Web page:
Definitions

from The American Heritage® Dictionary of the English Language, 4th Edition

  • transitive v. To make claim for; demand.
  • transitive v. To assume or assert the truth, reality, or necessity of, especially as a basis of an argument.
  • transitive v. To assume as a premise or axiom; take for granted. See Synonyms at presume.
  • n. Something assumed without proof as being self-evident or generally accepted, especially when used as a basis for an argument: "the postulate that there is little moral difference between the superpowers” ( Henry A. Kissinger).
  • n. A fundamental element; a basic principle.
  • n. Mathematics An axiom.
  • n. A requirement; a prerequisite.

from Wiktionary, Creative Commons Attribution/Share-Alike License

  • n. Something assumed without proof as being self-evident or generally accepted, especially when used as a basis for an argument.
  • n. A fundamental element; a basic principle.
  • n. An axiom.
  • n. A requirement; a prerequisite.
  • v. To assume as a truthful or accurate premise or axiom, especially as a basis of an argument.
  • v. (Christianity, historical) To appoint or request one's appointment to an ecclesiastical office.
  • v. (obsolete) To request, demand or claim for oneself.

from the GNU version of the Collaborative International Dictionary of English

  • n. Something demanded or asserted; especially, a position or supposition assumed without proof, or one which is considered as self-evident; a truth to which assent may be demanded or challenged, without argument or evidence.
  • n. The enunciation of a self-evident problem, in distinction from an axiom, which is the enunciation of a self-evident theorem.
  • adj. Postulated.
  • transitive v. To beg, or assume without proof.
  • transitive v. To take without express consent; to assume.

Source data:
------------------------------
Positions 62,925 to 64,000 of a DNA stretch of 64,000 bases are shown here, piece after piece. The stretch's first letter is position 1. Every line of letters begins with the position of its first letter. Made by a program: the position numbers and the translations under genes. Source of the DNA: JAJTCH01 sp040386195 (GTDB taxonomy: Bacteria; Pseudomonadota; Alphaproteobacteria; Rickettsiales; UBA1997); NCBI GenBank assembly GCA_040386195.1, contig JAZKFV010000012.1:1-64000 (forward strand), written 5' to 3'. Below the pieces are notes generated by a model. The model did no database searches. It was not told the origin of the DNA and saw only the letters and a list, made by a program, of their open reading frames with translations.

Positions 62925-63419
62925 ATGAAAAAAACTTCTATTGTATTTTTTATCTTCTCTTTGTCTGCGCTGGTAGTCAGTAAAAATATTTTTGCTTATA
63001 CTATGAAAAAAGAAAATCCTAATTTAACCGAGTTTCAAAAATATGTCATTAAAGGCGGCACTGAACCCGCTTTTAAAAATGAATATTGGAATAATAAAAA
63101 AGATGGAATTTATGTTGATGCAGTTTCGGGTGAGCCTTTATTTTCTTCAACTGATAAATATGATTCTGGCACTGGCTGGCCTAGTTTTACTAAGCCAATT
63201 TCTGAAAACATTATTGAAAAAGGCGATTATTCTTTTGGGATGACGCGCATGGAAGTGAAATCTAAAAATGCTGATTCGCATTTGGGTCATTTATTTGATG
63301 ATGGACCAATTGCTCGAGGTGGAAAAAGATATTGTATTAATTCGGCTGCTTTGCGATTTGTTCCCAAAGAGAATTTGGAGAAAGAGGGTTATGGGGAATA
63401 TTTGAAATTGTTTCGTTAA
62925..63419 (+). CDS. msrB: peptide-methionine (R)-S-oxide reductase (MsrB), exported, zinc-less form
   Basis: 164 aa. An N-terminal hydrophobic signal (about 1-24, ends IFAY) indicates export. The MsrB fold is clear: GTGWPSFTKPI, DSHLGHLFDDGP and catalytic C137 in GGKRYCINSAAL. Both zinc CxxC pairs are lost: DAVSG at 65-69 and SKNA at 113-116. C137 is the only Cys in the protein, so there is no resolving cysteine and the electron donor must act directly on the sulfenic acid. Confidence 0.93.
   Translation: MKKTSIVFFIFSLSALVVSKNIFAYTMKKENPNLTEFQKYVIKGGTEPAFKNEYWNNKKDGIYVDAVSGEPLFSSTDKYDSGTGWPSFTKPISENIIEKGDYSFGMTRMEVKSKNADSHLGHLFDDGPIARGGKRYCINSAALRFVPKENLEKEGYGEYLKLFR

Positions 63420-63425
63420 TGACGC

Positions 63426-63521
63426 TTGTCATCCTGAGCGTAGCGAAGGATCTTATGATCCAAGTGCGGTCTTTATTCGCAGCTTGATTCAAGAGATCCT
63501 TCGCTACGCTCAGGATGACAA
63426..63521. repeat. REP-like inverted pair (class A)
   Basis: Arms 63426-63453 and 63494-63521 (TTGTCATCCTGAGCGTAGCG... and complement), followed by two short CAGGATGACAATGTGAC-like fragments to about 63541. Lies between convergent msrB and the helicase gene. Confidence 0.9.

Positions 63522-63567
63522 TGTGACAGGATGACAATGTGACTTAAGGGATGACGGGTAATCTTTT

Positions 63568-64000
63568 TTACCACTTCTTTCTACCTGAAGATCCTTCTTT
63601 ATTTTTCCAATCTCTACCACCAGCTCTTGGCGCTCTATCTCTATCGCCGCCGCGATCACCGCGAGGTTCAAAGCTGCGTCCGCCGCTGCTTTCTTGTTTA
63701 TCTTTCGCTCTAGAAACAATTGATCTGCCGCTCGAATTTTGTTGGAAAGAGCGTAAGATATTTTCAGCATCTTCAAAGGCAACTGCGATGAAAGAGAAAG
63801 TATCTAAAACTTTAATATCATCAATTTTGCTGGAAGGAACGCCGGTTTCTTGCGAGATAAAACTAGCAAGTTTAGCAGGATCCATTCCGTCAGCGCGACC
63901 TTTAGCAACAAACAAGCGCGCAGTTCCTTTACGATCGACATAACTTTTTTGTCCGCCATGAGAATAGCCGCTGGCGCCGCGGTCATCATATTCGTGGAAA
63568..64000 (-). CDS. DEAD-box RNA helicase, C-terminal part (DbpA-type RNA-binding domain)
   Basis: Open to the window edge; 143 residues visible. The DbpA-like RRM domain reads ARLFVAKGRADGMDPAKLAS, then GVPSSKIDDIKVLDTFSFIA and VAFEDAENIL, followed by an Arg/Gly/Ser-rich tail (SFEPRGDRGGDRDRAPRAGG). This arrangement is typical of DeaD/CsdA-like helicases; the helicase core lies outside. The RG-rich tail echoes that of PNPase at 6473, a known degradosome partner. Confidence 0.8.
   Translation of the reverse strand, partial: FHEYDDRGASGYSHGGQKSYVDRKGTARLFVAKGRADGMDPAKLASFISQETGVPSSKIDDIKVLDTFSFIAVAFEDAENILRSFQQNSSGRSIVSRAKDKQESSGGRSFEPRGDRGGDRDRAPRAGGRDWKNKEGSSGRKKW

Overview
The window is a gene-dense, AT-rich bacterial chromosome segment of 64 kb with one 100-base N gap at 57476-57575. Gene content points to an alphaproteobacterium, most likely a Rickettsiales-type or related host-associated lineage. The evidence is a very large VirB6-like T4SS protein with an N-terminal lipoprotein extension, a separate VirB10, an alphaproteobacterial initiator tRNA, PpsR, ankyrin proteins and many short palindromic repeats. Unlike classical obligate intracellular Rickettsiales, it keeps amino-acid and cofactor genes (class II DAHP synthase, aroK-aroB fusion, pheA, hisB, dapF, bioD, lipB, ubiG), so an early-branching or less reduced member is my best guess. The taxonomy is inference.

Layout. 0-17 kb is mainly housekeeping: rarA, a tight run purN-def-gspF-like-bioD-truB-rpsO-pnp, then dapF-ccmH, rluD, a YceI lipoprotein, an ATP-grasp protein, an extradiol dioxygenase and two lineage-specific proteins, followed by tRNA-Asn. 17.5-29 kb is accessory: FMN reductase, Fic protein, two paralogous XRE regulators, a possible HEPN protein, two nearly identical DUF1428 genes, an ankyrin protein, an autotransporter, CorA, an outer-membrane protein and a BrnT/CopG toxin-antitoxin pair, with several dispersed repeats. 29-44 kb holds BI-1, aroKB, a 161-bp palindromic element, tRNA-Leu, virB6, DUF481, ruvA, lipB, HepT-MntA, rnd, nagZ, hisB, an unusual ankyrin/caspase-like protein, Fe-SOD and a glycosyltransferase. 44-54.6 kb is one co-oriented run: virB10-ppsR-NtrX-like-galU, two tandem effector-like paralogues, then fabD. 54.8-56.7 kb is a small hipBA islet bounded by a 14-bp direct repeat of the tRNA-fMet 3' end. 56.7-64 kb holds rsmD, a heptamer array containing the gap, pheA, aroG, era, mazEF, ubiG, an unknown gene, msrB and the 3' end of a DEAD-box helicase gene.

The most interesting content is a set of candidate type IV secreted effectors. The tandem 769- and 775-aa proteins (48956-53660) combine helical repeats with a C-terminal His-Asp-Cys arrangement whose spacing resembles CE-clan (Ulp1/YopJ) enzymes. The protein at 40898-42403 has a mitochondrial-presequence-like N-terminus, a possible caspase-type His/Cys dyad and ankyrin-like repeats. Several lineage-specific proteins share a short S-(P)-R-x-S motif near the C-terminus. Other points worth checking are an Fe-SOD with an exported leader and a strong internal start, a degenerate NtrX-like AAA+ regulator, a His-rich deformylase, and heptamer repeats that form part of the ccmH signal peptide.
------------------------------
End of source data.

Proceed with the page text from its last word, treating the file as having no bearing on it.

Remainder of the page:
• transitive v. To invite earnestly; to solicit.

from The Century Dictionary and Cyclopedia

  • To invite; solicit; require by entreaty. See def. 3.
  • To assume without proof; lay down as something which has to be assumed, although it cannot be proved; take for granted.
  • In ecclesiastical law, to ask legitimate ecclesiastical authority to admit (a nominee) by dispensation, when a canonical impediment is supposed to exist. Lee, Glossary.
  • To make postulates or demands; urge a suit.
  • n. A petition; a suit; solicitation.
  • n. A proposition proposed for acceptance without proof; something taken for granted; an assumption.
  • n. A self-evident practical proposition, to the effect that something is possible: opposed to an axiom, as a self-evident proposition that something is impossible.
  • n. A condition for the accomplishment of anything.
  • Postulated; assumed.

from WordNet 3.0 Copyright 2006 by Princeton University. All rights reserved.

  • n. (logic) a proposition that is accepted as true in order to provide a basis for logical reasoning
  • v. take as a given; assume as a postulate or axiom
  • v. maintain or assert
  • v. require as useful, just, or proper

Etymologies

Medieval Latin postulāre, postulāt-, to nominate to a bishopric, to assume, from Latin, to request; see prek- in Indo-European roots.
(American Heritage® Dictionary of the English Language, Fourth Edition)
Medieval Latin postulātum, past participle of postulāre ("to assume" later "to appoint or request ecclesiastical appointment"), from Latin, postulō ("request"). (Wiktionary)

Examples

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